In other sections of the book, Lee’s words feel somewhat dated and anachronistic. Though published in 2013, many of Lee’s answers are gleaned from quotes he uttered in the 1990s. His ruminations regarding China’s Xi Jinping and North Korea’s Kim Jung-un sound far removed from the quickly changing realities of our day. He also fails to predict the rise of Donald Trump and global populism. At other points in the text, Lee’s answers seem folksy, as if your own grandfather were providing homespun advice. For instance, when addressing the challenges of contemporary Russia, Lee explains, “Vladimir Putin’s challenge is to give Russians a hopeful outlook for the future: stop drinking, work hard, build good families, and have more children” (97). At other points, his words are intended to provoke and offend. “Multiculturalism will destroy America,” Lee warns. “There is a danger that large numbers of Mexicans and others from South and Central America will continue to come to the US and spread their culture across the whole of the country. If they breed faster than the WASPs [white Anglo-Saxon Protestants] and are living with them, whose culture will prevail? . . . It would be sad for American culture to be changed even partially” (30–31).

Perhaps the greatest strength of the text is that it forces American readers to confront many of their widely accepted “truths.” Liberal democracy, he points out, is one of many American theories, “theories not proven, not proven in East Asia, not even in the Philippines after [the US] had governed the Philippines for fifty years” (30). “Those who want a wholesome society where young girls and old ladies can walk in the streets at night, where the young are not preyed upon by drug peddlers, will not follow the American model . . . The top 3 to 5 percent of a society can handle this free-for-all, this clash of ideas. If you do this with the whole mass, you will have a mess . . . To have, day to day, images of violence and raw sex on the picture tube, the whole society exposed to it, it will ruin a whole community” (29).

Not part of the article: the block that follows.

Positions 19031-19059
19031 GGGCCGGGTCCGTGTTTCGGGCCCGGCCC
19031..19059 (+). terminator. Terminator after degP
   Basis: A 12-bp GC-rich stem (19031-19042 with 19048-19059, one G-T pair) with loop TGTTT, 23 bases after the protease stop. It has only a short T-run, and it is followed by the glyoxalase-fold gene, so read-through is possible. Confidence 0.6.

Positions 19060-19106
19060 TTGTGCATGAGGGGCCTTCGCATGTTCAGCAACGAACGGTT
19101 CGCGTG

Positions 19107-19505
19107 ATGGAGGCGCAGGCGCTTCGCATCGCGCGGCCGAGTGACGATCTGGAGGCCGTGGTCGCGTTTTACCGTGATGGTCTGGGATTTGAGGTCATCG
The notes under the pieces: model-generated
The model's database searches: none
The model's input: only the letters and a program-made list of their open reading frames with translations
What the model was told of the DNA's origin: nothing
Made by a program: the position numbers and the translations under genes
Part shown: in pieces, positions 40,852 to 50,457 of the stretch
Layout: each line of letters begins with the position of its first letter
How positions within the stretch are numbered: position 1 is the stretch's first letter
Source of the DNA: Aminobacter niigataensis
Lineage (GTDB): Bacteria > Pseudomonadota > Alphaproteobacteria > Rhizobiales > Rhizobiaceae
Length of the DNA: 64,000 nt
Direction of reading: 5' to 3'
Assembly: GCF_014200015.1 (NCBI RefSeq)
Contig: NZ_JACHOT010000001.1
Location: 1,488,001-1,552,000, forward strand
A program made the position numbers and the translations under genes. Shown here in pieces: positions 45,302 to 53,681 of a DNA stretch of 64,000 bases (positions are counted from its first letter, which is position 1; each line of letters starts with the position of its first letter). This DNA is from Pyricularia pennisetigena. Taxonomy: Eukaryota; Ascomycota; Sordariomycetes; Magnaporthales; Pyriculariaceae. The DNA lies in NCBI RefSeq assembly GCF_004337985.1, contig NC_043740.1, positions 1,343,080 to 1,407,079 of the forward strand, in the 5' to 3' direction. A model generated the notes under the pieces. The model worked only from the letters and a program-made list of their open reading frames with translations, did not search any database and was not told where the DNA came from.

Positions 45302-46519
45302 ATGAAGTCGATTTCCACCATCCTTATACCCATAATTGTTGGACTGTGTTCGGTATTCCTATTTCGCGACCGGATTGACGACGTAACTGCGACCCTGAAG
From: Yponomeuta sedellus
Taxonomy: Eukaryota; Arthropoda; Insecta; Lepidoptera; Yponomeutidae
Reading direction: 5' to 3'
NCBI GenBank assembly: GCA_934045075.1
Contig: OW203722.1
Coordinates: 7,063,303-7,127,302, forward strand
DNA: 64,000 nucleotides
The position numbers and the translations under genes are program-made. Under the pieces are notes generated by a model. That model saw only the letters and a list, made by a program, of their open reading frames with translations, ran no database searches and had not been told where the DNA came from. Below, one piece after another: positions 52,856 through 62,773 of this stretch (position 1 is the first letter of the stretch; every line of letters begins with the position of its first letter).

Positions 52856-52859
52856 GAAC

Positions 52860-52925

Two years after this book was published, Lee passed away at the age of ninety-one. In many ways, this text is a fitting tribute to an influential, controversial, and widely respected statesman. Lee’s Singapore continues to be held up by many as a model society, with a high per capita income, social stability, and a clean and efficient government. Whether or not you agree with his methods, you must admire Lee’s accomplishments. For this reason, The Grand Master’s Insights is a worthwhile and thought-provoking read. ■